The call to censor social media is no different than the call to censor the printing press, the radio or the internet.

As for libertarians, they have oftentimes been reliable partners in the free speech fight. But the libertarian movement is currently in turmoil. America’s third largest political party recently took a significant rightward turn in the culture war that could compromise its support for free speech principles much in the same way it has for some conservatives. At the same time, they have little to no political power, so the threat is admittedly far less.

And then there is Elon Musk. Where to even begin? Every news cycle demonstrates a new way in which the self-described “free speech absolutist” is clearly not. He began 2022 with a bid to buy Twitter in order to restore free speech to the platform and ended it by arbitrarily suspending the accounts of journalists and writing a new policy to prevent sharing content from other social media platforms. To be sure, Twitter is a private platform. Musk owns it. He can run it as he pleases. But it’s bad for the free speech brand when a vocal free speech advocate succumbs to the desire to censor.

So who are we left with? A smattering of principled people who don't hew closely to a political tribe and are harder to identify and mobilize. But if we are going to sustain a culture of free speech in America, we need to establish a constituency for free speech: to restore what the original founders of Twitter once called the “free-speech wing of the free-speech party” — a party they later abandoned.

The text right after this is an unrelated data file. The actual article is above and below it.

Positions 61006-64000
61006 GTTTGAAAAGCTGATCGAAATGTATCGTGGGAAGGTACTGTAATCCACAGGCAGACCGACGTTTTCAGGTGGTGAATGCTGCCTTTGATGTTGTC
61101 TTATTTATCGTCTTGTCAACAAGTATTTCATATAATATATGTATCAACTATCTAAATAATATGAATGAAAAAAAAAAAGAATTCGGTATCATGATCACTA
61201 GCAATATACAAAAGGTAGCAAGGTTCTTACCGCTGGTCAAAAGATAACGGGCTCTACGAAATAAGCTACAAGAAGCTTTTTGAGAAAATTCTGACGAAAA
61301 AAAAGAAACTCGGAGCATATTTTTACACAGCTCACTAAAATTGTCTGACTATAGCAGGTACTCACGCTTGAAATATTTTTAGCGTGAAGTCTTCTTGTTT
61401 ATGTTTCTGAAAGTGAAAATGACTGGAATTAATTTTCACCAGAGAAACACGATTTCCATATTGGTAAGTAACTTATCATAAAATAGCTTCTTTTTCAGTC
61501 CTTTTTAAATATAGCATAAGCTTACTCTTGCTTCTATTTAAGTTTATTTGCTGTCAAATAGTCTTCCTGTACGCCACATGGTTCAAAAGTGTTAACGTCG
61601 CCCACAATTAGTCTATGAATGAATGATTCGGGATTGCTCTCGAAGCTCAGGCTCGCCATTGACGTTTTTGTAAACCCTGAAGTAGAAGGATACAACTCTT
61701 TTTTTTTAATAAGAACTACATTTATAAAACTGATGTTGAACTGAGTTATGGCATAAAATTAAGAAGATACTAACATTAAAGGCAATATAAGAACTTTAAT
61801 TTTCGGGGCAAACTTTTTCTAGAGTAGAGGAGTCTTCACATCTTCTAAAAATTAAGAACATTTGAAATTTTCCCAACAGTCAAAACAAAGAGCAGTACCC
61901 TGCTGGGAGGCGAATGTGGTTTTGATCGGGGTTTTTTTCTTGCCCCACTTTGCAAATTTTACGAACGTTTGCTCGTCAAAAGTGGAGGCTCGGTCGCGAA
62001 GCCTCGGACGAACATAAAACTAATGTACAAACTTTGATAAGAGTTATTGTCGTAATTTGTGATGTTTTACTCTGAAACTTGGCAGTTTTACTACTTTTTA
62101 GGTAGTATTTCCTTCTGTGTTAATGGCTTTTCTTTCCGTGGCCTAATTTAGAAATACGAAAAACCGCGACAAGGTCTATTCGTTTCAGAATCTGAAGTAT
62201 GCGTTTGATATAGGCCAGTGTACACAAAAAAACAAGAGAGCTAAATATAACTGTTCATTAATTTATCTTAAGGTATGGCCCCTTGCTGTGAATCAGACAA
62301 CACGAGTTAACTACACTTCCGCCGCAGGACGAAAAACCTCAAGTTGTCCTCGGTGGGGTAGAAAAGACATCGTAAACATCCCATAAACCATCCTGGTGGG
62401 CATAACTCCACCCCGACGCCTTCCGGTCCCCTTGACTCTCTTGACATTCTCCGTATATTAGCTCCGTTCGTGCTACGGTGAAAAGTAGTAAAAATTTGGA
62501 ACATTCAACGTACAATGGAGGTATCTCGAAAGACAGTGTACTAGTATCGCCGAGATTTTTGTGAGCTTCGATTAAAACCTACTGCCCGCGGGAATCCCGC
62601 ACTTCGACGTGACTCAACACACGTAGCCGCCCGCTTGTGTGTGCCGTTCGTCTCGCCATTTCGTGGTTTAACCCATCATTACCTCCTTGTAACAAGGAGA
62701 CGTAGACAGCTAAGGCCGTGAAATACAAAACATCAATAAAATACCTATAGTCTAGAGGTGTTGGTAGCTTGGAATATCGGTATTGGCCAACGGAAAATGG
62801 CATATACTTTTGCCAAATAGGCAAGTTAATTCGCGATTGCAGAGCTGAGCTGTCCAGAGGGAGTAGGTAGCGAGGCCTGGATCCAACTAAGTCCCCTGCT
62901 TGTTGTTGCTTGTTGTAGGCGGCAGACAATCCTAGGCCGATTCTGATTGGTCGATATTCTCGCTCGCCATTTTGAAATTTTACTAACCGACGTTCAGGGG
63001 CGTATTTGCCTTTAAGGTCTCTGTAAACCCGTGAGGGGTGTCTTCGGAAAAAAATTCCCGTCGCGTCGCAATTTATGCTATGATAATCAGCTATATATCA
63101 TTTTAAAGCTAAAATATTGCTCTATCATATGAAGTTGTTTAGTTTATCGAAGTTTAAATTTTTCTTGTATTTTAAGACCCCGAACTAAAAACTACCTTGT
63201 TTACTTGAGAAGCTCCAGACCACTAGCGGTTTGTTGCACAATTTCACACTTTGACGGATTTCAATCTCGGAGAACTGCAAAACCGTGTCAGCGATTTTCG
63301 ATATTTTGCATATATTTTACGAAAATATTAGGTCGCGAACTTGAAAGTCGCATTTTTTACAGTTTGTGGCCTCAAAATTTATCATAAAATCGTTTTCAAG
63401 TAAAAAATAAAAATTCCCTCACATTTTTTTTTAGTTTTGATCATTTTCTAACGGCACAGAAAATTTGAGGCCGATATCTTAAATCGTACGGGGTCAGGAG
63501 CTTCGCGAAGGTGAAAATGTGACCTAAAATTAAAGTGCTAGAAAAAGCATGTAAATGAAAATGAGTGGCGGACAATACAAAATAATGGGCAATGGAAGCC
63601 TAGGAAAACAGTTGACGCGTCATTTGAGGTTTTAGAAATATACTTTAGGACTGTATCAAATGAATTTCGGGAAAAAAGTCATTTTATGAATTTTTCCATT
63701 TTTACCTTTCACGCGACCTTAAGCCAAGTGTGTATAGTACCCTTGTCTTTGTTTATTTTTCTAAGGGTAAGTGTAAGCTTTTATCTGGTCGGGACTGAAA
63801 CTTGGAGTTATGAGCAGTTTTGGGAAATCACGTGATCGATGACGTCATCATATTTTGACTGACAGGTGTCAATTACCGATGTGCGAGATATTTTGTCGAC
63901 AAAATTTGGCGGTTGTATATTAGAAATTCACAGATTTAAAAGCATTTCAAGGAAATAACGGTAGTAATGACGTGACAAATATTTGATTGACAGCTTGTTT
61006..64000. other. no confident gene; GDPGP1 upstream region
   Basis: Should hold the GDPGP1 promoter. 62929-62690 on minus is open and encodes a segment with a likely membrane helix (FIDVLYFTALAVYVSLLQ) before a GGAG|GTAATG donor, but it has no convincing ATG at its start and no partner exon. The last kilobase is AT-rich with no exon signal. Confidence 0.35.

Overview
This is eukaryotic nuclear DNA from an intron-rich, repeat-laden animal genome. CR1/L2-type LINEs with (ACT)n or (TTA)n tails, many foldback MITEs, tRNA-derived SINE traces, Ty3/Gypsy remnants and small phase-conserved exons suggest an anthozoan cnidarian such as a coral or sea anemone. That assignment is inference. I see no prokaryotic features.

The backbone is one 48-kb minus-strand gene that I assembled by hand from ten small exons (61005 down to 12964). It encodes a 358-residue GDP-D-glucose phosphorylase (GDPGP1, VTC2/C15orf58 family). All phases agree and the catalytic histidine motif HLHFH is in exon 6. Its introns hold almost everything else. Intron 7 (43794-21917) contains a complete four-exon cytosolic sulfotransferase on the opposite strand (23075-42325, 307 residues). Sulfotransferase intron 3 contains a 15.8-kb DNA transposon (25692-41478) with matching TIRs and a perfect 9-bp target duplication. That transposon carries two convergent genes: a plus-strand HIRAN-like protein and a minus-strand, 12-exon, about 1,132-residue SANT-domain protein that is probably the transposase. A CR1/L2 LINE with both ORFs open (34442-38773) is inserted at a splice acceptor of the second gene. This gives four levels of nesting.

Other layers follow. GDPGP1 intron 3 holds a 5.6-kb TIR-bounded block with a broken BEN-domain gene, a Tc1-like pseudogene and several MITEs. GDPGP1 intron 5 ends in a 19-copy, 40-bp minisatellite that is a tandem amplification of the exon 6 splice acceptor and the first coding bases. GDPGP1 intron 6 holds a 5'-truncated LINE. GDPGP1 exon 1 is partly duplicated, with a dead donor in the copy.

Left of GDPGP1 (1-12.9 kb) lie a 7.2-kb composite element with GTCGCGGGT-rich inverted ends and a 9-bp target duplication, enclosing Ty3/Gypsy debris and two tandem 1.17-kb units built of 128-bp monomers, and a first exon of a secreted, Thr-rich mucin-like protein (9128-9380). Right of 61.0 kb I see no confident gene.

Elon Musk between the headquarters of Apple and Twitter

Twitter’s new era continues to stir debate around online free speech


Musk tweeted Monday that Apple threatened to remove Twitter from Apple’s App Store with no explanation.

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The challenge is that censorship is always an enticing tool to accomplish one’s political goals — even if the arguments for it are never new and history repeatedly demonstrates its consequences are damaging. 

Today’s “misinformation” is yesterday’s “fake news.” The call to censor social media is no different than the call to censor the printing press, the radio or the internet. Recent book banning efforts bear a striking resemblance to 20th-century efforts to ban comic books: What about the children?

We now look at past attempts at problem-solving through censorship as misguided. But we’re repeating the same mistakes. Danish lawyer Jacob Mchangama calls the erosion of support for free speech over time “free speech entropy.” He writes that “leaders of any political system — no matter how enlightened — inevitably convince themselves that now freedom of speech has gone too far.” 

What, then, are principled free speech advocates to do?

We must defend free speech without fear or favor. We must defend it even when the speech offends us. We must win converts one victory at a time. We must understand that defending free speech has always been an unpopular cause. We must not abandon it even when everyone around us calls for censorship. We must remember that a commitment to principle is often later admired: Even the defense of the right of neo-Nazis to rally in Skokie, Illinois, is now respected. At the time, it was reviled.

“The moment you limit free speech, it's not free speech,” said writer Salman Rushdie, who was repeatedly stabbed this year because he exercised his right to author a book some called blasphemous.

Fortunately, Rushdie survived. But the question remains: Will the principle of free speech? 

It will, but only if we say “enough” whenever the censor comes for our words or — in the case of Rushdie — our lives.